If you’re on what’s essentially your last of three interviews for a job, and it’s down to you and one other guy, and you know the interviewer wants to hire you, he’s basically said as much, should you allow the conversation to turn to politics?

If it does, should you respond to his opinions on affirmative action (which he has for some reason deigned to share with you) with the sentence, “that just sounds racist to me?”

Assuming you’re both white guys, and he’s about 10 or 15 years older than you.

If later in the conversation you find out that the man who would be your manager has a virulent hatred of unions, even though the job is not one where unions are particularly relevant, should you allow that to influence your decision, if you think unions are the only reason that America got through the late 19th and early 20th century with any shred of civilization intact, as opposed to being a slave state run by a tiny wealthy oligarchy?

I probably would have been happier not knowing about his politics.

He seems a nice guy for all that.

3 thoughts on “If”

  1. Reminds me of the phrase “Everyone’s crazy but me and thee and I’m not so sure about thee.”

    Imperfect world. Salt and light imperative, and all that.

  2. In an interview, I’m not sure how much power you have to allow or disallow the conversation. You’d probably have been happier, but it might be better that you know.

    Personally, I’d almost welcome working for/with someone with different politics, just to see the diversity. Being a boss, it could be tricky if you feel the need to “debate” with him, but maybe it’s good to learn how to do that better as well.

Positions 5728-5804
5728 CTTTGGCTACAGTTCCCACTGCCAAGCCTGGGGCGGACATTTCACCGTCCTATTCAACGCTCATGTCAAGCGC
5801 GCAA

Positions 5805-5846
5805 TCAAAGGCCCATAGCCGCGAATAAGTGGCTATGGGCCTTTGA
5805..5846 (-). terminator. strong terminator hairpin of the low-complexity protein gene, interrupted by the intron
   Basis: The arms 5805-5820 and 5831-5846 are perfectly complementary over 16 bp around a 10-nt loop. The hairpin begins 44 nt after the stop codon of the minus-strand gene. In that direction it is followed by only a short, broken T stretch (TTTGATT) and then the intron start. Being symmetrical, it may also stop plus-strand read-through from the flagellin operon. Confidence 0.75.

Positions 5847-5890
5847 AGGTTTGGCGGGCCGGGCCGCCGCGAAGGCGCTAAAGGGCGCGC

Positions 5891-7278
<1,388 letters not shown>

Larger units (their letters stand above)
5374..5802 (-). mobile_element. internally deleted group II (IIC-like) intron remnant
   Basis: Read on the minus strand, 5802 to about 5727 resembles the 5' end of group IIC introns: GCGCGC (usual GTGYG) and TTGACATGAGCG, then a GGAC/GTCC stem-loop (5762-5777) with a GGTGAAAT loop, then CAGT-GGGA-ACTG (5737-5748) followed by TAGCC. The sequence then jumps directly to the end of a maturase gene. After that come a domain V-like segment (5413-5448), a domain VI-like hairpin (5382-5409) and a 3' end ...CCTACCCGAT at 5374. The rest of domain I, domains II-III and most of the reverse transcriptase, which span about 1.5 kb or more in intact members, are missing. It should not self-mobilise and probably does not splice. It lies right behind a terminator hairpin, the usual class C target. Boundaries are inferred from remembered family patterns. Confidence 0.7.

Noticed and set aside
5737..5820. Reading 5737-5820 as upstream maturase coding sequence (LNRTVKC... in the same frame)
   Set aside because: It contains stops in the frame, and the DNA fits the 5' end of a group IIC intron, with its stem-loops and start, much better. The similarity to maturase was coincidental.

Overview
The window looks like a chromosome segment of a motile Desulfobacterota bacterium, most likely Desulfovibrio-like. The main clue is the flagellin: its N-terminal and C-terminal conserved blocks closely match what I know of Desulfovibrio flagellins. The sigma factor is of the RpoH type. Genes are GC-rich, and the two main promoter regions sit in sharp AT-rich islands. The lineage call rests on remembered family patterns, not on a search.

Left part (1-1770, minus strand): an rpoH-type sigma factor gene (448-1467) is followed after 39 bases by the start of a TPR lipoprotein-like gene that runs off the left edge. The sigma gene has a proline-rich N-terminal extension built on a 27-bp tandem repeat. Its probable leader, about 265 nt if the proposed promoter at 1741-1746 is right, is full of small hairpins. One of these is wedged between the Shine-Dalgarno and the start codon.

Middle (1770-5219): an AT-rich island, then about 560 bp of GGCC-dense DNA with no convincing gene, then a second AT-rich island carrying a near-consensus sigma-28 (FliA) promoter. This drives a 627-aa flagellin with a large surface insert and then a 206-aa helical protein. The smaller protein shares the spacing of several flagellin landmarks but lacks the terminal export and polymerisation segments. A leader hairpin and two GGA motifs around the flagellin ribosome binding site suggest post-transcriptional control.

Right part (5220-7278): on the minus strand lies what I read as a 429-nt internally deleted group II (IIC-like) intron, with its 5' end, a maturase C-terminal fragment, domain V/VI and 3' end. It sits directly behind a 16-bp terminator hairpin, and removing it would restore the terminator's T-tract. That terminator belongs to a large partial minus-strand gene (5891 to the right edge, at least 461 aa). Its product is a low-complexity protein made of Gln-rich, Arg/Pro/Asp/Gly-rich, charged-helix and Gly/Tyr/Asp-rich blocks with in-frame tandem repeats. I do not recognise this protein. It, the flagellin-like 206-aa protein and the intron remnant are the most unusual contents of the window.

On the one hand, it would be nice to work with people who agree with you. On the other hand, would it really be good for you, (you being anyone)? And on the third hand (thank you star trek), I really doubt you or anyone else will ever work in a place where everyone agrees with you. Even at Cornerstone, a red state unto itself, there are really quite a few democrats who would align themselves more with you, Ed, then say, JT.

    Which just goes to show, it’s always something. ;)

  3. For the record, I decided later on that I don’t want this job for reasons completely unrelated to the political discussion. In fact, if I remember correctly, I had mostly decided that before the discussion occurred, which probably contributed to my forthrightness. :)

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